The two writers are different in many ways – age, gender, and genre of writing – and this can be a real strength. This partnership is about critiquing not market testing a book, so celebrate difference. Rachel learned to filter feedback from Ian and use that to improve her writing.

Takeaway: When you receive feedback, you need to filter what’s relevant. It’s OK to reject feedback if it’s not helpful – for example, if it won’t resonate with your target reader, or doesn’t match your genre or writing format. As the relationship develops, you’ll work out what’s most effective – keep communicating and feeding back on the feedback.

Accountability and keeping going

Rachel’s input has been central to Ian continuing with his writing. “I just don’t think I’d have continued if I hadn’t had Rachel’s input,’ he said. “She’s really kept me going. Other people have read my work but no one else reads it in the same critical way as she does, nor do they have as clear a grip on the story.”

Having a writing partner has also been key to helping Rachel to keep motivated with her work. She explains: “The greatest benefit of Ian’s constructive criticism is that it’s kept me writing. Knowing that you have a balanced and interested critic provides a great incentive to keep going as you look forward to sending off your work and receiving that email back from them.”

“Accountability super charges your ability to get things done.”

People are much more likely to stick to deadlines if they know someone is waiting for them, especially if it is an equal relationship, based on reciprocity – you both benefit if you stick with it. Accountability super charges your ability to get things done.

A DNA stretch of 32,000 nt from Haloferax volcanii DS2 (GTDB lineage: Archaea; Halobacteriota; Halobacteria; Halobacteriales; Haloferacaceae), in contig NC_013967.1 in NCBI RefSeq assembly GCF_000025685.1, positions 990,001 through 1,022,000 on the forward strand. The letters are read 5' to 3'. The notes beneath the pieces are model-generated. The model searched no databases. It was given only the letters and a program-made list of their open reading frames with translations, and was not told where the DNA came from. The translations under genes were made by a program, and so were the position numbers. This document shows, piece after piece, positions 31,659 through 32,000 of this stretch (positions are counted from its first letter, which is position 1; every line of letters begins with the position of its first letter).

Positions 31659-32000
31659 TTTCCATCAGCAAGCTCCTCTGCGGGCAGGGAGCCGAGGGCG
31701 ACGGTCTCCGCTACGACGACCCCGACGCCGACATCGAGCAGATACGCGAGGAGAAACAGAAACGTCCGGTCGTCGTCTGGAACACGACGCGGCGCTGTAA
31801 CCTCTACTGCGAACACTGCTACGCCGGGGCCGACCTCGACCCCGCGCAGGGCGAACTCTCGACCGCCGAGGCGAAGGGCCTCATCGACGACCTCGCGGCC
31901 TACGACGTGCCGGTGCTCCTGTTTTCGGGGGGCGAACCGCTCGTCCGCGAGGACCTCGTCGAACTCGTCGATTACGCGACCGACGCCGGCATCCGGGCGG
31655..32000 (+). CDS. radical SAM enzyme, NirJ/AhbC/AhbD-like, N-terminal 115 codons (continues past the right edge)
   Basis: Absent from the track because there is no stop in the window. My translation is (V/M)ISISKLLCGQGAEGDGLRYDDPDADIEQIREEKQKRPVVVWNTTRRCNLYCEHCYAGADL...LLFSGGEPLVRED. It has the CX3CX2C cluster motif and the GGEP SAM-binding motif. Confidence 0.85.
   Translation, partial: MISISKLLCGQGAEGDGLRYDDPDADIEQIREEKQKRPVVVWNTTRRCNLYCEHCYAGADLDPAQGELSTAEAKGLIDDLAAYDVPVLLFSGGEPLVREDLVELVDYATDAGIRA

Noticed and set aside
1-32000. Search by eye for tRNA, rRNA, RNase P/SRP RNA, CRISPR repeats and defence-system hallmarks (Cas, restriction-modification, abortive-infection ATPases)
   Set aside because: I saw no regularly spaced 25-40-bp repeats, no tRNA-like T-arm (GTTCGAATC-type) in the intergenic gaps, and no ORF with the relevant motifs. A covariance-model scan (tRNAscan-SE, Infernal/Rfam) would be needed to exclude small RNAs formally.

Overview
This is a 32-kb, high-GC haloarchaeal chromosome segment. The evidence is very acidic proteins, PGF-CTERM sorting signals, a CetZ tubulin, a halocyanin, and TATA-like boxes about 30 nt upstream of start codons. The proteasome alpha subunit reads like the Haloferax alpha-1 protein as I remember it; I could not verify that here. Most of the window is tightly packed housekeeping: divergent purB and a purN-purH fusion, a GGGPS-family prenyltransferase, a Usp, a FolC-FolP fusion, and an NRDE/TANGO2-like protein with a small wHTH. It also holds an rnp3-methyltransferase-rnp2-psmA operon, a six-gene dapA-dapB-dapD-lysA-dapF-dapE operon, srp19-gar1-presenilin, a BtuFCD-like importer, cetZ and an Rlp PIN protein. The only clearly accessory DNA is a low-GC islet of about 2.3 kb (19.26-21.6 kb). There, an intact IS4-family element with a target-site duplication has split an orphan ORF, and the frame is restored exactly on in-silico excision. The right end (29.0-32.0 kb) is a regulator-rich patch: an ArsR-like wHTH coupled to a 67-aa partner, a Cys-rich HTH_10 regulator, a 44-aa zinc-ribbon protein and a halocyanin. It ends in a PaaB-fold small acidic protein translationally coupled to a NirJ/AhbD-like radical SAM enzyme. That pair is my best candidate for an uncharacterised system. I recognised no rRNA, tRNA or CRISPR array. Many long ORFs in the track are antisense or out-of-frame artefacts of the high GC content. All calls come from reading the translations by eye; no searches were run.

Takeaway: Critiquing partners keep you on track. Agree deadlines together and stick to them – you’ll be amazed how much progress you make when you commit to another person.

Related reads: Accountability part 4: business beta readers

Commitment and trust

Once you’ve found your partner, you need to commit to making it work – and it’s not something to take lightly.

“Don’t enter into this kind of relationship with someone purely on the basis that you’re both willing to ‘give it a go’,” said Rachel.

“Having a writing buddy requires a great deal of trust and a willingness to be honest about someone else’s work, even when you worry that you’re being brutal. It is also a huge commitment in terms of time – but one that is well worth it.”

Like all relationships, you need to be honest and communicate effectively to make it work. Over time the relationship will develop. This is exactly what happened for Ian and Rachel.

“If you’re able to find just one person on your wavelength and who’s prepared to be a continuing honest, critical friend, then try to maintain a relationship.”

“If you’re able to find just one person on your wavelength and who’s prepared to be a continuing honest, critical friend, then try to maintain a relationship,” said Ian, “but only do so if you are sure you’re willing to share your writing with them – and to accept that they might not always like what you’ve written!”

Takeaway: Be realistic about the commitment required. Also, remember that a critiquing partner won’t always like your writing. Awareness of these will help you avoid getting overwhelmed and upset.

Advice on working with critiquing partners

Once you’ve found a partner it takes time to become a good beta reader. Here are a few ideas to help you develop your skills.

  • Remember you are critiquing the writing not the writer.
  • Be honest, objective and respectful.
  • Offer feedback on strengths and weaknesses.
  • Be specific in your feedback and give examples.
  • Use constructive language, especially when dealing with negatives.
  • Set deadlines for reading and offering feedback.
  • Learn to listen to feedback and take it on board.
  • Give the relationship time to develop as you learn each other styles.

Want summary of all out top tips on writing accountability? Read: Writing accountability: how other people help you achieve your goals

Please follow and like us: